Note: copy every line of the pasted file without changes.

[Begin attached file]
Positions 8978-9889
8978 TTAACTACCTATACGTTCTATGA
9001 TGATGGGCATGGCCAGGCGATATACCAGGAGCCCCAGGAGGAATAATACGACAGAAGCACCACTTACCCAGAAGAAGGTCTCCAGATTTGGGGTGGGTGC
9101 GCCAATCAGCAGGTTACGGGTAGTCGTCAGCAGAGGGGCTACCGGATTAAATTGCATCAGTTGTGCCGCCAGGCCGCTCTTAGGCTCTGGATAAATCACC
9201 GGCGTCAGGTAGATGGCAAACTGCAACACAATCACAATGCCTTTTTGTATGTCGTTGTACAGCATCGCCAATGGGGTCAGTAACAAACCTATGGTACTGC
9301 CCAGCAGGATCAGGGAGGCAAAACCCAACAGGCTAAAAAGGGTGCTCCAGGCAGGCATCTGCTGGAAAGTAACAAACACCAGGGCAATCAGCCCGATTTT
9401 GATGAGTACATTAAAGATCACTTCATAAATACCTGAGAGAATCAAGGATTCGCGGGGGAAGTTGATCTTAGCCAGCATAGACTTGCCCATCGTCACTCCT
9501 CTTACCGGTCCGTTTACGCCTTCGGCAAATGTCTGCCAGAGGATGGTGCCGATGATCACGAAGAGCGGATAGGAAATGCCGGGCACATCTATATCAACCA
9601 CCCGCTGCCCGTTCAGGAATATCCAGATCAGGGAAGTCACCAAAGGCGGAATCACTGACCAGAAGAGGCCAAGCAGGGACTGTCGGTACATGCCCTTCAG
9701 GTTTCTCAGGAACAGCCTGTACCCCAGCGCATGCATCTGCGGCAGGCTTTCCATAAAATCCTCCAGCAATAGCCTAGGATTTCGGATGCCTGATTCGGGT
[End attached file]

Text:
Positions 8978-9889
8978 TTAACTACCTATACGTTCTATGA
9001 TGATGGGCATGGCCAGGCGATATACCAGGAGCCCCAGGAGGAATAATACGACAGAAGCACCACTTACCCAGAAGAAGGTCTCCAGATTTGGGGTGGGTGC
9101 GCCAATCAGCAGGTTACGGGTAGTCGTCAGCAGAGGGGCTACCGGATTAAATTGCATCAGTTGTGCCGCCAGGCCGCTCTTAGGCTCTGGATAAATCACC
9201 GGCGTCAGGTAGATGGCAAACTGCAACACAATCACAATGCCTTTTTGTATGTCGTTGTACAGCATCGCCAATGGGGTCAGTAACAAACCTATGGTACTGC
9301 CCAGCAGGATCAGGGAGGCAAAACCCAACAGGCTAAAAAGGGTGCTCCAGGCAGGCATCTGCTGGAAAGTAACAAACACCAGGGCAATCAGCCCGATTTT
9401 GATGAGTACATTAAAGATCACTTCATAAATACCTGAGAGAATCAAGGATTCGCGGGGGAAGTTGATCTTAGCCAGCATAGACTTGCCCATCGTCACTCCT
9501 CTTACCGGTCCGTTTACGCCTTCGGCAAATGTCTGCCAGAGGATGGTGCCGATGATCACGAAGAGCGGATAGGAAATGCCGGGCACATCTATATCAACCA
9601 CCCGCTGCCCGTTCAGGAATATCCAGATCAGGGAAGTCACCAAAGGCGGAATCACTGACCAGAAGAGGCCAAGCAGGGACTGTCGGTACATGCCCTTCAG
9701 GTTTCTCAGGAACAGCCTGTACCCCAGCGCATGCATCTGCGGCAGGCTTTCCATAAAATCCTCCAGCAATAGCCTAGGATTTCGGATGCCTGATTCGGGT